Unfair dismissal

Revision Notes:                                           

What is the common law position?

 

  • At common law, an employer can dismiss any employee whenever he wishes to dismiss them. This is provided the employer has given full notice to the employee and complies with the contract. The employee will have no remedy available.

 

Statutory Law and Unfair Dismissal

 

  • Statute law provides the employee protection against dismissal at a ‘whim’. A statutory claim for unfair dismissal introduced fairness to termination of contracts of employment.

The main question here is whether or not the employer treated the employee fairly?

 

How can unfair dismissal arise?

 

 

  1. The contract is terminated by the employer (with or without notice)
  2. The employee was employed under a limited-term contract and that contract terminated without being renewed.
  3. The employee’s contract was terminated in the circumstances without notice being given to them.

 

Procedural Unfairness

 

  • The employer must justify the dismissal of the employee for a substantive reason.

Reasons for Dismissal

 

  • The burden of proof is on the employer. The employer must show that the reason for dismissal was fair.
  • There must be a substantive reason and a fair dismissal. The reason must be 1 of the 5 permitted reasons under s.98 of the Employment Rights Act 1996.

 

5 Permitted Reasons

 

  • s.98(1) and (2) Employment Rights Act 1996 determines if the dismissal is fair/unfair.
  • 98(2)(a): “If the dismissal relates to the capabilities or qualifications of the employee to do work of the kind which he was employed to do”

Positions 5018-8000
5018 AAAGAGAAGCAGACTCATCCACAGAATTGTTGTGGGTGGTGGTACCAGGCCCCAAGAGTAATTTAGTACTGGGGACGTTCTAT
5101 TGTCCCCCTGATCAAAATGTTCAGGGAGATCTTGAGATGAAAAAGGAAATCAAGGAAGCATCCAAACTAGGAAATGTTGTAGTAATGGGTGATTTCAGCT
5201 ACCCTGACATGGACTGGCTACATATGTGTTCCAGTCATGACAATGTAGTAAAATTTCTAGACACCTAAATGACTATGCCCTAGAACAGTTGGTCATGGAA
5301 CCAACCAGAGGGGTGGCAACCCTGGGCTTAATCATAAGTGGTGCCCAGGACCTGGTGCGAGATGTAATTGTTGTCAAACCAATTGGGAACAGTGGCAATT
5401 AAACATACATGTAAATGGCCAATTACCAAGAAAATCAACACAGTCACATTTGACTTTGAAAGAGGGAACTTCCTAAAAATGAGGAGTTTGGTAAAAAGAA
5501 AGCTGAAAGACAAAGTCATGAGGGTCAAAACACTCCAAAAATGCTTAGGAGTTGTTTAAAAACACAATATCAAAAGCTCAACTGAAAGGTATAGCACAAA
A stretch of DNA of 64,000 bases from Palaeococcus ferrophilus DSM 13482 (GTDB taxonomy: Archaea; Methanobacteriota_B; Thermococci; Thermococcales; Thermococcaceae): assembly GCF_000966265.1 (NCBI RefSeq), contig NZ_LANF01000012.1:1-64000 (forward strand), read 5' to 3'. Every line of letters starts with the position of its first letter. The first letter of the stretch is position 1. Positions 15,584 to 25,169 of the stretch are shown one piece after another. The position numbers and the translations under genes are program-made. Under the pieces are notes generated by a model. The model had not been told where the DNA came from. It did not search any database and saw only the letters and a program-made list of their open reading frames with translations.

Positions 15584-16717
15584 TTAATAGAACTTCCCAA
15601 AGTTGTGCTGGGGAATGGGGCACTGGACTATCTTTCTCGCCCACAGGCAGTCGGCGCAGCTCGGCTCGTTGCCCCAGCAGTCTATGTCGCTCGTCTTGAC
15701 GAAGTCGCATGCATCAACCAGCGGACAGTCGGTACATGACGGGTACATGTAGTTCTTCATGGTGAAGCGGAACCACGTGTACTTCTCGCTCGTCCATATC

• 98(2)(b): “If the dismissal relates to the conduct of the employee”
  • 98(2)(c): “That the employee was redundant
  • 98(2)(d): That the employee could not continue to work in the position held without contravening some statutory position; or
  • 98(1)(b): “There was some other substantial reason (SORS)”.

Fairness of Dismissal

 

Once the employer has provided the reason for dismissal falls within 1 of the 5 permitted reasons, the tribunal must decide whether the employer has acted reasonably within s.98(4) Employment Rights Act 1996.

 

Relevant case law:

 

Polkey v AE Dayton Services Ltd (1988) UKHL 8

 

Edwards v Governors of Hanson School (2001) IRLR 733

 

Devis & Sons Ltd v Atkins (1977) IRLR 314

 

Hall v Woolston Hall Leisure Ltd (2000) EWCA Civ 170

 

Tubbenden Primary School v Sylvester UKEAT/0527/11/RN

 

Iceland Frozen Foods Ltd v Jones (1983) ICR 17